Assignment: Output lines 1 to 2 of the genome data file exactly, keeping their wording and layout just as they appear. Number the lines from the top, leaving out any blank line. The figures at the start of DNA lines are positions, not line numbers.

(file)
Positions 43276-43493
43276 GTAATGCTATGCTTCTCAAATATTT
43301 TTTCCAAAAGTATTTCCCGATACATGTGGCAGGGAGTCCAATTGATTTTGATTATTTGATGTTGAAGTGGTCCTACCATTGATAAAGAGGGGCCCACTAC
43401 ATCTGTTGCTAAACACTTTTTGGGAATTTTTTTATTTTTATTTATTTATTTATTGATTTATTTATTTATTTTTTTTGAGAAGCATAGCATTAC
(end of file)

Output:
Positions 43276-43493
43276 GTAATGCTATGCTTCTCAAATATTT